World Cup 2018 and Real Grass

As the 2018 World Cup kicks off, let’s give 3 cheers to real grass!

For those of us who love our lawns, the grass v artificial debate is a mis-match: grass wins all hands down!
2018 World Cup
And, when it comes to football pitches, it seems that footballers agree there’s no substitute for the real thing.

The Professional Footballers’ Association in England surveyed its members during the 2017-18 season – and a whopping 94% said they were against artificial pitches, much preferring to play on grass.

However, it seems it might be possible to have the best of both worlds because, for the first time, the FIFA World Cup Final this summer will be played on a surface that isn’t 100% natural grass.

The brand new SISGrass hybrid surface has been laid at the Luzhniki Stadium in Moscow, where the Final is being played on 15 July. Developed by UK firm SIS Pitches, it’s made of 95% natural turf and 5% plastic in the form of specially-designed PE yarn.

The company argues that the technology offers greater pitch stability and that it lasts considerably longer than grass.

Although it’s a first for a World Cup Final, combo pitches are actually quite common in international football. The Wembley pitch has a Desso Grassmaster system that combines synthetic grass with Wembley’s own ryegrass mix.

There are some pitches used for international matches that are completely artificial. Last year, England played on an artificial pitch in their final World Cup qualifier in Lithuania, which they won 1-0.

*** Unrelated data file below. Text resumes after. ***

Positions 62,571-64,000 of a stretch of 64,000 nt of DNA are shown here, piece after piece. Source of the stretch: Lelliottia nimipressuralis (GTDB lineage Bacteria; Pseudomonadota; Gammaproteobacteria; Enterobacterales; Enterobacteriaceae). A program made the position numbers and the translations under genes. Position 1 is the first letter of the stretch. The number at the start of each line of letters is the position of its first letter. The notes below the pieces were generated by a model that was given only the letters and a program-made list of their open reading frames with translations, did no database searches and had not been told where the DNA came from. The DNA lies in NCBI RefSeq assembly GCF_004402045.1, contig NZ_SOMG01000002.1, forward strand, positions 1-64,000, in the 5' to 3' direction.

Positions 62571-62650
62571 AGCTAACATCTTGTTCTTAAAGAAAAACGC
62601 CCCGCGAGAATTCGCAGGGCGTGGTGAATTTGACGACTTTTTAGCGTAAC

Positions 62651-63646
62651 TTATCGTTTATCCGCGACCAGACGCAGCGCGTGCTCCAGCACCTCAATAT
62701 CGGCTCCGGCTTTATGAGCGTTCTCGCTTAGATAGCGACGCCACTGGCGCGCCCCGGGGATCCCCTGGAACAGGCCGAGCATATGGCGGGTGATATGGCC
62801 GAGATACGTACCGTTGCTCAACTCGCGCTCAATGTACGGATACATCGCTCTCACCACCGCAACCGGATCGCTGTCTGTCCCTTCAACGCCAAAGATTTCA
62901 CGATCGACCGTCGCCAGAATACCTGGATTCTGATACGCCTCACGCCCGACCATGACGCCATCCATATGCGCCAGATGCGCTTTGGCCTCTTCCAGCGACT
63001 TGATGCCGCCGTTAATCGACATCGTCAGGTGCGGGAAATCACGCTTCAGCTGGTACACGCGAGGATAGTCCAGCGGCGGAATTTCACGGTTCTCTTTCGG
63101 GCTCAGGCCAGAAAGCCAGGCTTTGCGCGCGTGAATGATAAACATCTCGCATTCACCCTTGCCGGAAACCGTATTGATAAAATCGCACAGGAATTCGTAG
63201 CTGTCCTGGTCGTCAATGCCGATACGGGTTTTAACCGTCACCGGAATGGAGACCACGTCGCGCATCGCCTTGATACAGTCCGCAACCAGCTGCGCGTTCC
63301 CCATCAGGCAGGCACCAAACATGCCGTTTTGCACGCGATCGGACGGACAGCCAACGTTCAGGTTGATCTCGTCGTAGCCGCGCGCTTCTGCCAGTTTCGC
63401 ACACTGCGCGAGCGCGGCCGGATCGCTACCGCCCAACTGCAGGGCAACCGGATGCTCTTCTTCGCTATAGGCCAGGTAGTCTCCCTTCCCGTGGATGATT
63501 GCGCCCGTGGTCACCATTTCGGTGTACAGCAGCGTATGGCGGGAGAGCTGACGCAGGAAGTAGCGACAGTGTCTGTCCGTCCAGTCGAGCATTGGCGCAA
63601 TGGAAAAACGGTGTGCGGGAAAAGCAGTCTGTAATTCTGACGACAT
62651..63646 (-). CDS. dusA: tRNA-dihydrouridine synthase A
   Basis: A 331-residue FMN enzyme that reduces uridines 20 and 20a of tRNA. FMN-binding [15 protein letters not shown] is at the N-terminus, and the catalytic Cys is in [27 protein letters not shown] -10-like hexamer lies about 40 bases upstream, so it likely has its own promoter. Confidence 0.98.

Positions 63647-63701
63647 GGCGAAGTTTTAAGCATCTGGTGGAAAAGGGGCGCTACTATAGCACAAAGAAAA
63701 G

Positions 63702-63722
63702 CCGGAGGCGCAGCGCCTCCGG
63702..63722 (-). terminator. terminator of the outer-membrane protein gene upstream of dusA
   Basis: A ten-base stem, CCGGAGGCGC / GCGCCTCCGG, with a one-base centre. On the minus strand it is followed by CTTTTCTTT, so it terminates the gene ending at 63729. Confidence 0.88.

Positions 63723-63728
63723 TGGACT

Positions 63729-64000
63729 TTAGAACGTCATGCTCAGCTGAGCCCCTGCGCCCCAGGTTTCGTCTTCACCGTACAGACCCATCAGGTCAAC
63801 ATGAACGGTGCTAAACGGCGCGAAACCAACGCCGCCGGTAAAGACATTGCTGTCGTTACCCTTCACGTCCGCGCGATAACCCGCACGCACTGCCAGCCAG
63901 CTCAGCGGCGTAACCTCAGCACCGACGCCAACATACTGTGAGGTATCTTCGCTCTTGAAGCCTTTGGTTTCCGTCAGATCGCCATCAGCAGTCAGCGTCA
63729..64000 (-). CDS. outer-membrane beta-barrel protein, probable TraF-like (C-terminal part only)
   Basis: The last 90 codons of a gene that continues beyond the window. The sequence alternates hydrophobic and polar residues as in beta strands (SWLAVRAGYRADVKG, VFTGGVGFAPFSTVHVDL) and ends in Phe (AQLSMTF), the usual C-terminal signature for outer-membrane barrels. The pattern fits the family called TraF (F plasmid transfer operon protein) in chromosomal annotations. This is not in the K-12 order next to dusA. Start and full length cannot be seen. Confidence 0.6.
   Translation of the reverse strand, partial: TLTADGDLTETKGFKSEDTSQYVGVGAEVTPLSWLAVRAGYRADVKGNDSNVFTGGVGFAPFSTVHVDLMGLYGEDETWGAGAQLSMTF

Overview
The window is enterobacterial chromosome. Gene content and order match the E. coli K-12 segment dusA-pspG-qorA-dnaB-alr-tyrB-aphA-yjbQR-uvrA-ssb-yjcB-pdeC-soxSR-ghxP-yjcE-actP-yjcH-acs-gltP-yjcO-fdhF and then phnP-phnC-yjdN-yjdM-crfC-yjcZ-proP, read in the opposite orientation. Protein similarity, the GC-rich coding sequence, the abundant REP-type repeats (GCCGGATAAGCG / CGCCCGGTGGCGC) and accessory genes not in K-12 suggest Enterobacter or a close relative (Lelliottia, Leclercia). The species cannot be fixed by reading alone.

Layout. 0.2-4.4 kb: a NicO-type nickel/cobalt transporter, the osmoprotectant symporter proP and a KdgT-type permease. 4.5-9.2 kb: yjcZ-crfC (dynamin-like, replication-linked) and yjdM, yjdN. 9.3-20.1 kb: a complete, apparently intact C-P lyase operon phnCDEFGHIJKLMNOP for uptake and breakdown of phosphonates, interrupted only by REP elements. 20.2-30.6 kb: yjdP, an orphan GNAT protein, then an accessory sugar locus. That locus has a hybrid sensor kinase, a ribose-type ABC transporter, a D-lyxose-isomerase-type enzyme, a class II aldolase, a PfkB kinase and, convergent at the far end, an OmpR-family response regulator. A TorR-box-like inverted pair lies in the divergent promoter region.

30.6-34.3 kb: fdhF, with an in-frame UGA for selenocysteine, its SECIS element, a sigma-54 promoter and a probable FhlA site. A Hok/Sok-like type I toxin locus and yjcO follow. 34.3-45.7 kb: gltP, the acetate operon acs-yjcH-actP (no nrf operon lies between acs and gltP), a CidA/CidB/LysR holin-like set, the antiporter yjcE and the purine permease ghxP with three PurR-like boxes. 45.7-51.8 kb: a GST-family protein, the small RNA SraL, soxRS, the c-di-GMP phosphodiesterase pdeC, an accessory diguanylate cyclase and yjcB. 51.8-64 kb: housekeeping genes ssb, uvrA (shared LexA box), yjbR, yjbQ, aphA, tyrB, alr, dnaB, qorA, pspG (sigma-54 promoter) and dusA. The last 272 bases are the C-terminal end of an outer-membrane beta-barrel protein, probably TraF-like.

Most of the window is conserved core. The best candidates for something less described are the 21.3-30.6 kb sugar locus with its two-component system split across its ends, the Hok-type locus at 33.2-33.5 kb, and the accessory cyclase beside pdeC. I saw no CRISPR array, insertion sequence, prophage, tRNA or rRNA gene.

But the players have made it crystal clear what they think about such surfaces. They are hoping their opinion counts, when the English Football League (EFL) meets on 8 June to discuss whether artificial pitches should again be allowed, in the lower leagues at least. They were banned in 1995, partly because of concerns over player injuries.

The issue is back on the agenda now because some clubs in the National League – the highest tier of non-league football – are allowed to have artificial surfaces. It raises the prospect of a club winning promotion to the Football League, but not being able to take their place in the higher division, Football League Division Two, unless they dig up their pitch and re-install grass.

The main reason why clubs such as Sutton, Maidstone and Bromley have an artificial pitch is because they can also use it as a community resource and they can rent it out for events.

But we agree with the footballers who say grass is best. It’s a living thing, it supports nature, it looks great – and nothing quite compares to the smell of newly-mown real grass!